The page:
Jane in defence of the novel:
Alas! If the heroine of one novel may not be patronised by the heroine of another, from whom can she expect protection or regard? I cannot approve of it. Let us leave it to the Reveiwers to abuse such effusions of fancy at their leisure, and over every new novel to talk in threadbare strains of the trash with which the press now groans. Let us not desert one another; we are an injured body. Although our productions have afforded more extensive and unaffected pleasure than any other literary corporation in the world, no species of composition has been so much decried. From pride, ignorance, or fashion, our foes are almost as many as our readers; and while the abilities of the nine-hundredth abridger of the History of England, or the man who collects and publishes in a volume some dozen lines of Milton, Pope, and Prior, with a paper from the Spectator, and a chapter from Sterne, are eulogised by a thousand pens, there seems almost a general wish of decrying the capacity and undervaluing the labour of the novelist, and of slighting the performances which have only genius, wit, and taste to recommend them. ‘I am no novel reader; I seldom look into novels; do not imagine that I often read novels; it is really very well for a novel.’ Such is the common cant. ‘And what are you reading, Miss –––––?’ ‘Oh! it is only a novel!’ replies the young lady; while she lays down her book with affected indifference, or momentary shame. 'It is only Cecilia, or Camilla, or Belinda’; or, in short, only some work in which the greatest powers of the mind are displayed, in which the most thorough knowledge of human nature, the happiest delineation of it varieties, the liveliest effusions of wit and humour, are conveyed to the world in the best chosen language.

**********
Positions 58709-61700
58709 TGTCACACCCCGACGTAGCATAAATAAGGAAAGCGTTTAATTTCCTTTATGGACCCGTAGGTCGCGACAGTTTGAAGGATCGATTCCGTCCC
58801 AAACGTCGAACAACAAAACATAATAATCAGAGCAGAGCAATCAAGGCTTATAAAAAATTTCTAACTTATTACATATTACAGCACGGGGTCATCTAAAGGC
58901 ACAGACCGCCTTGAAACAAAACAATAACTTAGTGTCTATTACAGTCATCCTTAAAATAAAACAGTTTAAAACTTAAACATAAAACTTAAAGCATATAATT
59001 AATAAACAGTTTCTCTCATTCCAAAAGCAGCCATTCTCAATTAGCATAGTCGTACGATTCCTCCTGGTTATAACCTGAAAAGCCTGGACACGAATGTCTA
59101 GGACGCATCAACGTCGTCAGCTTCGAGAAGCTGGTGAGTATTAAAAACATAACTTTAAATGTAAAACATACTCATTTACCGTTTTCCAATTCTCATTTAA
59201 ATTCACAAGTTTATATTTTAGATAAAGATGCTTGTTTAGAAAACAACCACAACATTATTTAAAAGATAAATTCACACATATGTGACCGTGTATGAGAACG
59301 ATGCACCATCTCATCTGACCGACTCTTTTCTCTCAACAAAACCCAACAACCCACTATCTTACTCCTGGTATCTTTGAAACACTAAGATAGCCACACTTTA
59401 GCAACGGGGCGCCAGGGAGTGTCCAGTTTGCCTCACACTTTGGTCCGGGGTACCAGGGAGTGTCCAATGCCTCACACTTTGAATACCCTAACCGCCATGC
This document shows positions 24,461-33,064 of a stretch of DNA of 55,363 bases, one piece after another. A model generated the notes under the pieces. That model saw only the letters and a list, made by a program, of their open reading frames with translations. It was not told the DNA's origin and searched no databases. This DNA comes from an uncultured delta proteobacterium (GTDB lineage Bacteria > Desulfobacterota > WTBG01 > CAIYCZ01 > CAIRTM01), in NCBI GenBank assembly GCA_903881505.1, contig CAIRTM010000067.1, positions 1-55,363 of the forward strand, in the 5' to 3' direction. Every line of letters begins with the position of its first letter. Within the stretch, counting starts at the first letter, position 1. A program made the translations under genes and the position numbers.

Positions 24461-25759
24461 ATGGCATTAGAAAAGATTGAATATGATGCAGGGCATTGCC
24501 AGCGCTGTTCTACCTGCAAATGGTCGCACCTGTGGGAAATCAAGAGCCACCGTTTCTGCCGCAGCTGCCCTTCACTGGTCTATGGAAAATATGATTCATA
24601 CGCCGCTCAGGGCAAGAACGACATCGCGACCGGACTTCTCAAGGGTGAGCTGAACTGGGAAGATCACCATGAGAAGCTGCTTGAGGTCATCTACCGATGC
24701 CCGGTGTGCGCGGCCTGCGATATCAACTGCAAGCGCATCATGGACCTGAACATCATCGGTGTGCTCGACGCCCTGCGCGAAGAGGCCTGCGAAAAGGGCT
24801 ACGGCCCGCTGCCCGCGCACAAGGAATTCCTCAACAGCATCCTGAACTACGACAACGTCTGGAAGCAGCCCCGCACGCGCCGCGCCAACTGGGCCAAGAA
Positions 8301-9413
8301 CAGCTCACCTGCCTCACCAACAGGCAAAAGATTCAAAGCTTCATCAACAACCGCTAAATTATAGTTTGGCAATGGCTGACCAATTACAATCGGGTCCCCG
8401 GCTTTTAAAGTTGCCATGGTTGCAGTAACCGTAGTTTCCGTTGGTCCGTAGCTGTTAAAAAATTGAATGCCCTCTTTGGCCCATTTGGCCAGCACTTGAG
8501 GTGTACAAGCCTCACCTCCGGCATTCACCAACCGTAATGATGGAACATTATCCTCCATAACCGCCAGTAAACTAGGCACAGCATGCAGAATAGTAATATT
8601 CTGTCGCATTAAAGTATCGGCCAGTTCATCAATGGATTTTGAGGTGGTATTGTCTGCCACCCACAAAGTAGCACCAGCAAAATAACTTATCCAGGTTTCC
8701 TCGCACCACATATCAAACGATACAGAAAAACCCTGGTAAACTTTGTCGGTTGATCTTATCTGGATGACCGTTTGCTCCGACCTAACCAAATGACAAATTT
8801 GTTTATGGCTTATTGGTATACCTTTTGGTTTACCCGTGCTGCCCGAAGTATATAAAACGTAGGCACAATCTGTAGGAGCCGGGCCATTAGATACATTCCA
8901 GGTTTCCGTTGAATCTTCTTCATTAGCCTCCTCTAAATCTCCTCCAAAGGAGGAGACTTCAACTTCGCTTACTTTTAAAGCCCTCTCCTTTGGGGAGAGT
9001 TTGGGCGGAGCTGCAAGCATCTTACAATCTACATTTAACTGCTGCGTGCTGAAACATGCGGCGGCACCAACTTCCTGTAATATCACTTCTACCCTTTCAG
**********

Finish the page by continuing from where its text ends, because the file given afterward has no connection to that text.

- Northanger Abbey, pp. 24-25.